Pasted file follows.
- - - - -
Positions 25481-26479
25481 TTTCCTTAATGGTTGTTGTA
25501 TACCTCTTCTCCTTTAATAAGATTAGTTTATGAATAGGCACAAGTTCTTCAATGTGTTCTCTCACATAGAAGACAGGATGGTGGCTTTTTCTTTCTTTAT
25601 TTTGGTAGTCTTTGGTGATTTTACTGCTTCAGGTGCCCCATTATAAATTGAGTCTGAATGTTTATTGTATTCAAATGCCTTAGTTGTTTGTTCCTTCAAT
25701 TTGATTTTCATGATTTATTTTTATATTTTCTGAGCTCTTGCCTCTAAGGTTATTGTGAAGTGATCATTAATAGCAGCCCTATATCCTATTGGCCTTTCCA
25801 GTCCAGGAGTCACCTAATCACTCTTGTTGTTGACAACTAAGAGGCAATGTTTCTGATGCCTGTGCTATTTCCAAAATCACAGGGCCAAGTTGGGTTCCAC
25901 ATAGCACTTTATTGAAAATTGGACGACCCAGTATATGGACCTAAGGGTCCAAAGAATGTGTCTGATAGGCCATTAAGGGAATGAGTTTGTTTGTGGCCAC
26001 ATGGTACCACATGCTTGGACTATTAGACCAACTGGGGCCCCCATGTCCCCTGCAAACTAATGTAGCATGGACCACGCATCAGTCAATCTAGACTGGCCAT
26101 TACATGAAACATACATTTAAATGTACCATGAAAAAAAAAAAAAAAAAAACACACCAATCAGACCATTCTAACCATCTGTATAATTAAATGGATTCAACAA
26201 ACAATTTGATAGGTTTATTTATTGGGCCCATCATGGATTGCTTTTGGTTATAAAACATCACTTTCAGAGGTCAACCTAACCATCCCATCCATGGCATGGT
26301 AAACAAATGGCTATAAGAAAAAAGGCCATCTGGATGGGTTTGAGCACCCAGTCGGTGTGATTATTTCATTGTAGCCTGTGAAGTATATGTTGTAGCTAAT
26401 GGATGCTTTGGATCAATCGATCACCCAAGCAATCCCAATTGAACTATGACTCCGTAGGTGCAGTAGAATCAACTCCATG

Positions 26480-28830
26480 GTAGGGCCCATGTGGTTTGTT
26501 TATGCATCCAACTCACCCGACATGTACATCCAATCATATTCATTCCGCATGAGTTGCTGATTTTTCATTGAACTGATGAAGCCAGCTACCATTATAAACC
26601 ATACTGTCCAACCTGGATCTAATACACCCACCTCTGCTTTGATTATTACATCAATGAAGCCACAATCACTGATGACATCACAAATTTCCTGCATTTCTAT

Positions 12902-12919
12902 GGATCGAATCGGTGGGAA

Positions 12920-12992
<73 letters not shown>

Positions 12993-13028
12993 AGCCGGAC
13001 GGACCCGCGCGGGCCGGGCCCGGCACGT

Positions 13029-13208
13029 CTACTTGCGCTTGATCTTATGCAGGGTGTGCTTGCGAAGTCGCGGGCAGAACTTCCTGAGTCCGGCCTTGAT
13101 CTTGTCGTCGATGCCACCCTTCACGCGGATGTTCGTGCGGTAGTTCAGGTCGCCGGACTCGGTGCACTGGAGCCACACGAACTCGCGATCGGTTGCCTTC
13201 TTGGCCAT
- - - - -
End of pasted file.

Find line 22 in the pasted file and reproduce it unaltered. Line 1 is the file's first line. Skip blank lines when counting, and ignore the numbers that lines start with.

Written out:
12993 AGCCGGAC